6 Must-Have Time Management Resources for Work-at-Home Moms

When you go to the office every day, you may spend some time chatting with colleagues and surfing the Internet.  However, most of the time, you're probably working because you know your productivity and output is being monitored. 

When you make the switch to working at home, one of the greatest challenges is managing your time.  After all, if you decide not to work and instead clean the kitchen, do the laundry, or even catch some rays on the deck, there's no one to stop you.

If you're struggling with time management or you want to be more productive, you can't go wrong with these resources:

1.  Attack Your Day Before It Attacks You by Mark Woods and Trapper Woods

The authors understand that old time management rules no longer apply to our busy, digital, super-connected world.  Instead, they offer a unique way to manage your time while incorporating technology.

2.  Have Your Cake and Eat It, Too by Mandi Ehman

One of the ironies of being a work-at-home mom is that you may have initially decided to work from home in part so you could spend more time with your family.  However, as your business grows, keeping family time at the forefront can become more and more difficult.

In this book, Ehman offers time management strategies for juggling family and work time as well as specific strategies to optimize your time when working, even if you feel like procrastinating.  (Her solution is to implement productive procrastination.)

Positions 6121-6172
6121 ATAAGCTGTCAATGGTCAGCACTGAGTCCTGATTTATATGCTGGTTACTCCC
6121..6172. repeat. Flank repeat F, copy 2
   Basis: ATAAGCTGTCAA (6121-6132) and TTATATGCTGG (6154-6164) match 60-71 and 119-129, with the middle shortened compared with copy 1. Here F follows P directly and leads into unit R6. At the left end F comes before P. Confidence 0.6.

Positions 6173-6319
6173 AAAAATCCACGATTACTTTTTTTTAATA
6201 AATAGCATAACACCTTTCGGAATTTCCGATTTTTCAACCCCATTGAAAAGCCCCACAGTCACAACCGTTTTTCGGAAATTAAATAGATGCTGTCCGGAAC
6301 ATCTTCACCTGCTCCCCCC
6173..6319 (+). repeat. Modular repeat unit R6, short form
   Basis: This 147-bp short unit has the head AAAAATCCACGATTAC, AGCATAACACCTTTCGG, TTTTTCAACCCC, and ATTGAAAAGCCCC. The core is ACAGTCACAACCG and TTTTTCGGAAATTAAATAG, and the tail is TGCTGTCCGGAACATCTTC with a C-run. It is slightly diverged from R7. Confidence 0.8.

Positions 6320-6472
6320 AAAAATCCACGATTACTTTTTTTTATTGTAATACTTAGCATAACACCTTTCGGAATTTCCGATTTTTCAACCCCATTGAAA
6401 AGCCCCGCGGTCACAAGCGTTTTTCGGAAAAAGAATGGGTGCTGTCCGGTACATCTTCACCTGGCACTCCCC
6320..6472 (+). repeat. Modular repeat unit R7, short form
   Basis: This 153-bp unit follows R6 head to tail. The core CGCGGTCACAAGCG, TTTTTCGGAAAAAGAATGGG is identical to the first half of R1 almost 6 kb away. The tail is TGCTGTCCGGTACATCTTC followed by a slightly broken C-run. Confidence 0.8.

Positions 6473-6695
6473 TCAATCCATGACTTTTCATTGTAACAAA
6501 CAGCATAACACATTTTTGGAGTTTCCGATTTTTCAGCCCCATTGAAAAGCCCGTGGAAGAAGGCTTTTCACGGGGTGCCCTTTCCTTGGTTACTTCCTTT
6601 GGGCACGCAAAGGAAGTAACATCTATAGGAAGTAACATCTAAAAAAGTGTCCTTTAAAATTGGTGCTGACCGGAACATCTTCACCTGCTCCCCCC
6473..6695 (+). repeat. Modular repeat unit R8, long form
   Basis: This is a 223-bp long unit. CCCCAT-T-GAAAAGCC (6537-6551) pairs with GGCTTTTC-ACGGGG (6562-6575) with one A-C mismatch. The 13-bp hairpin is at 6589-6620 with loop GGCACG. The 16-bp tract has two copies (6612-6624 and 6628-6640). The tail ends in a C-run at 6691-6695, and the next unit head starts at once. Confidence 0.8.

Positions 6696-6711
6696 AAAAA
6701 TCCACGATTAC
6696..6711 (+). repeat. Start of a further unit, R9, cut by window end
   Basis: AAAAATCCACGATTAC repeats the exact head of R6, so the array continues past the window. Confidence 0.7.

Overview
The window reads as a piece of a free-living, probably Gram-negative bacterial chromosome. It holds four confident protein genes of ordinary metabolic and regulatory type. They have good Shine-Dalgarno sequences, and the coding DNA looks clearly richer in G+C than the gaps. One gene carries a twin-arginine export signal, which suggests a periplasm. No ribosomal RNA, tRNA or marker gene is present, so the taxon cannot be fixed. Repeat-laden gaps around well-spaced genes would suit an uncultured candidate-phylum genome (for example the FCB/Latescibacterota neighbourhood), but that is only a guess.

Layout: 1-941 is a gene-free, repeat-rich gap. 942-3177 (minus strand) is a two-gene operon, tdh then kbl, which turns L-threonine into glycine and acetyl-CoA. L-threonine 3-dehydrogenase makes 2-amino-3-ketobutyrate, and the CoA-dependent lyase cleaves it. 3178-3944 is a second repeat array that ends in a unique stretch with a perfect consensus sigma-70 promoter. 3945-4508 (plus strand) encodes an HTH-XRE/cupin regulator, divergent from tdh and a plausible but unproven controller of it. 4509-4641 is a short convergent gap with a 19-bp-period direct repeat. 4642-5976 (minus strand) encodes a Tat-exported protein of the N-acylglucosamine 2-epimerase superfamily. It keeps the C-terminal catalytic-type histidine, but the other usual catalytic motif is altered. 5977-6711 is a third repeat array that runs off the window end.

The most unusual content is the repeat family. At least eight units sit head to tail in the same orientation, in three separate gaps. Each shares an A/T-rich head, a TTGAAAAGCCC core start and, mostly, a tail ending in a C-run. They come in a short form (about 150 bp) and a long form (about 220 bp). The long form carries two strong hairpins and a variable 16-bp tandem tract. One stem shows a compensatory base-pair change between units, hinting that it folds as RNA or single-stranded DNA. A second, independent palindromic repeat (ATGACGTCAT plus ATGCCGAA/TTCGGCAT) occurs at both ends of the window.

3.  Toggl

Do you look at the work you accomplished at the end of the day and ask yourself, "Why didn't I get more done?  Where did the time go?"

If so, then Toggl may be the tool for you.  Toggl is a simple, free way to easily track the time you spend on different tasks.  Each day, at a glance, you can look at which tasks you spent your time on.  As a bonus, you can also use Toggl to record your billable hours.

4.  Rescue Time

Rescue Time also keeps track of the time you spend online, but unlike Toggl, Rescue Time runs in the background.  You don't have to start and stop the timer when you start and stop tasks.

Rescue Time is free if you just want to track time spent on websites, set goals, and get a weekly e-mail report.  However, if you'd also like the ability to block certain sites (such as making Facebook unavailable during the afternoon so you're not distracted when working), you may want to look into the paid version that runs $9 a month or $72 per year.

5.  Pocket

If you've ever taken a break from work to surf the web only to leave 20 tabs open to articles that you plan to come back to read, Pocket is for you.  Rather than leaving open so many tabs, you can tuck all of those articles onto Pocket and read them when you have time.  Best of all, they're accessible even when you don't have internet access!

Pocket basic is free, while Pocket Premium runs $4.99 per month or $44.99 per year.

6.  Evernote

Do you routinely have to do lists all over as well as half completed notes on your latest project?  Evernote can help you put all those materials in one place, saving you time and making you more organized.  Evernote is free, though you could also opt for the premium version at $5 a month or the business version at $10 a month.

What time management tools do you rely on?

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